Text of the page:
I'm actually looking for a Happy New Year for 2021 thread, but as of the time of this writing, there isn't one, so I'm posting here instead as the theme is sorta similar -- what can we expect in the coming year?
In my case, since I really want to have a successful project this year, I'm approaching from a different angle -- that of hobby grade RC. I only got into hobby grade RC very recently... before my experience was only toy grade. I just couldn't stomach spending on a single chassis or fuselage more money than what a decent 3D printer would cost, until I realized there is so much in the RC community that can be applied to robotics. You can get started cheap with Tamiya, and there are even people building from scratch, especially with cardboard planes. There is so much to learn with regards to radio transmitter / receiver standards, multiple communications channels, first person view, rechargeable batteries, electronic speed controllers -- as arduino roboticists, we're familiar with dual motor PWM drivers, which are just low power low speed versions. Not to mention with hobby grade car RC there's a good mix of plastic, metal, and carbon fiber parts, the aim being to make the highest performance lightweight chassis.
I realized there may be an opposite approach to the robowaifu construction problem. So far I've been looking at dolls, starting with huggable things, silicone sex dolls, etc, then scratching my head how the electronics would fit. My 3D modelling has been too much focused on injection molded plastics which would probably crack and fall apart due to the density. The the designs I've had in mind have all been heavy designs which would be impossible to power inexpensively. So why not approach the problem from an RC hobbyist perspective? Lightweightness being paramount, with just a thin sliver of vacuum formed plastic for the bodyshell? Yes, the robowaifu may be dented, but it will be easier for her to achieve optimum movement characteristics, that lively movement. Similar to how a hobby RC is so powerful compared to a mere toy. I also notice how the customizeability and interchangeability of parts in the RC scene is exactly what we want with robowaifus -- pick a scale, and all components will be compatible.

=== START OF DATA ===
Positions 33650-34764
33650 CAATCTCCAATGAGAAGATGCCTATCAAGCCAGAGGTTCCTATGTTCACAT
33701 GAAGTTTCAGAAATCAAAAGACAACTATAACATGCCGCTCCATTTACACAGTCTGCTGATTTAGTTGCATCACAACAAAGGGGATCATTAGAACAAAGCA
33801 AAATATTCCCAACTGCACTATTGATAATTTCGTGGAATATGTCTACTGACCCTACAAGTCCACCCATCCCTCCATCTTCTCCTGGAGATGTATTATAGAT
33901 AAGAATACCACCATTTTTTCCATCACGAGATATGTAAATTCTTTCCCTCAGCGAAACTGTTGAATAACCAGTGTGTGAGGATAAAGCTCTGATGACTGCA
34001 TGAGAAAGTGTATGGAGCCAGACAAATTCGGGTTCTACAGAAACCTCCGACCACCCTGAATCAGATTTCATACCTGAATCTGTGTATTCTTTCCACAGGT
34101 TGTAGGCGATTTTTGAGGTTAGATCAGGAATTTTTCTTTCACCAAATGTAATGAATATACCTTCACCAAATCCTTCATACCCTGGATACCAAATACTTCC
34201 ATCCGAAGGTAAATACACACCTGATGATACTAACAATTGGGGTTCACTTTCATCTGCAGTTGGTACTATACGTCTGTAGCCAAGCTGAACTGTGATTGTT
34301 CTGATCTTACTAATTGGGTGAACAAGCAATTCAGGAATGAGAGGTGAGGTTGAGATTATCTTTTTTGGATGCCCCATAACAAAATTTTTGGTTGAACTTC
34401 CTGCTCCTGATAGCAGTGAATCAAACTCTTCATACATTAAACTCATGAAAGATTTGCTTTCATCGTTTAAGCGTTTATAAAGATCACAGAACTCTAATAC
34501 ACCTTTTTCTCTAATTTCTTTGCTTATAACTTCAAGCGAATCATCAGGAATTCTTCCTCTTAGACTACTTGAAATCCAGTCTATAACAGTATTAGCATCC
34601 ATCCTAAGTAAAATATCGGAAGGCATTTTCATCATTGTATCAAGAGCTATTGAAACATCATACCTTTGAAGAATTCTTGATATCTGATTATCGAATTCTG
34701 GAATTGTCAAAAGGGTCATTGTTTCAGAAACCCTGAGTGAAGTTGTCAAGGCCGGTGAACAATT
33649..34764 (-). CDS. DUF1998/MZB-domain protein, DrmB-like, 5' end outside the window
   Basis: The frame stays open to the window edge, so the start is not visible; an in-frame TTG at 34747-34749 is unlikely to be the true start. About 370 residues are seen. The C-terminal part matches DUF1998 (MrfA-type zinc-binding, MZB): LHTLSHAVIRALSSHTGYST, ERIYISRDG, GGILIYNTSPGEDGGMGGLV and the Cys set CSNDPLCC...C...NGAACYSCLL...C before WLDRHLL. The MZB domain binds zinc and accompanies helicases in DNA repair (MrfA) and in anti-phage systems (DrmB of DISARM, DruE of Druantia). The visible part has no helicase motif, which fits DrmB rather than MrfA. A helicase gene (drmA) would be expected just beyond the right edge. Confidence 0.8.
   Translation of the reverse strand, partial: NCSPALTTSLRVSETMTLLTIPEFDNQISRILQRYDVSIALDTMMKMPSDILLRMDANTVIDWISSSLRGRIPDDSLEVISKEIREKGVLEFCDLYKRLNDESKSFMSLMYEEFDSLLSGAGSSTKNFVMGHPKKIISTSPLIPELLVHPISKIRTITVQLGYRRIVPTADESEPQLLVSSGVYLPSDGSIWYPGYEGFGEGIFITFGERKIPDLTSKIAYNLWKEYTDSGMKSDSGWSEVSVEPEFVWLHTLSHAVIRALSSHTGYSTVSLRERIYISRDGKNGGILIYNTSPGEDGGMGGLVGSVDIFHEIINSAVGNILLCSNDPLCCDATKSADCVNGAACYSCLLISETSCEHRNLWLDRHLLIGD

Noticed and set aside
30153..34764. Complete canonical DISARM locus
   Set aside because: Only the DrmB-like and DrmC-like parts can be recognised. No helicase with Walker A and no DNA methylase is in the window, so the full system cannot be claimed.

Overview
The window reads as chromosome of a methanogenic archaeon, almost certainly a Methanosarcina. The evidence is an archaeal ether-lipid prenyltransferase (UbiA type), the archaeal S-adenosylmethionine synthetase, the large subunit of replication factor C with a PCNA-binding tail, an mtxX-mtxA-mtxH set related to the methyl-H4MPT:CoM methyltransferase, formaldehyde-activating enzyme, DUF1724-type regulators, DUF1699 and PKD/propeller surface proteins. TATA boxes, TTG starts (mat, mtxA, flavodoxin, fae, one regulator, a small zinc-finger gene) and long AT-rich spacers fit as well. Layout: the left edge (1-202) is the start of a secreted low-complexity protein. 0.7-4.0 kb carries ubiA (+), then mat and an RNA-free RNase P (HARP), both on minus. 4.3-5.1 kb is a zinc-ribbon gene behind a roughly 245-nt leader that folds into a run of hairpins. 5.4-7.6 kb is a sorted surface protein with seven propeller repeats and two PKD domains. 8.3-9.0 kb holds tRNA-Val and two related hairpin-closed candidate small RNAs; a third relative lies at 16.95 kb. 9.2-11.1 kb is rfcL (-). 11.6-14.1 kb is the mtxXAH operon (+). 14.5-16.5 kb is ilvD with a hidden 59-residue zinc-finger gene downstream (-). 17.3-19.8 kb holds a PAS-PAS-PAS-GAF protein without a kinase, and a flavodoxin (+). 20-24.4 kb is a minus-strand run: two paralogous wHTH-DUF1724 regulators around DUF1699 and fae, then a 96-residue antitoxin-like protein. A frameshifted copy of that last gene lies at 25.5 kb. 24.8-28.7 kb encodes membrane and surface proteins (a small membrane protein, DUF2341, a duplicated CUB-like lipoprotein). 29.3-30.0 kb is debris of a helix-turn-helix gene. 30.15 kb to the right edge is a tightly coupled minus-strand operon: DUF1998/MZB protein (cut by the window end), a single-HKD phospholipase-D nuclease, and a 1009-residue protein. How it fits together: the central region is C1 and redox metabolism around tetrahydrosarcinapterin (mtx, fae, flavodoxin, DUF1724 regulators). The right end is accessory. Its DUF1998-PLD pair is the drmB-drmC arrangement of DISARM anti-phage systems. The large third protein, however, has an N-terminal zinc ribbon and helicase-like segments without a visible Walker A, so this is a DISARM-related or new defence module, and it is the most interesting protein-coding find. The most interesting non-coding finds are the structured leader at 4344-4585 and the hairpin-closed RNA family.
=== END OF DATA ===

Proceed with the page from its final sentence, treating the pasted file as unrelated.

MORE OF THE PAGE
Some of us can supply chassis parts, others body shells. Then someone can supply TX / RX modules that enable us to monitor her batteries, her line of sight, temperature, and other parameters. They are already doing this with drift RC cars, albeit with close to thousand dollar transmitters! We can do the same with an STM32 or ESP32, or just hook her up wirelessly to a tablet and have the software guys here create an app. Just like how cars are standardized to 2-3 channels and aircraft to 4-8 channels (6 being optimal), we can have standard channels for communications... e.g. one channel dedicated to robot vision, several dedicated to locomotion, etc. We can pick either a 2S (7.4V) or 3S (11.1V) standard for our motor controllers depending on her size and power requirements.
Think of a robowaifu as a very big complex giant scale RC. On the high end will be the near-1:1 scale just like the turbine powered RC jets costing more than a car. On the introductory end would be a few hundred dollar kits in 1:3 scale and smaller.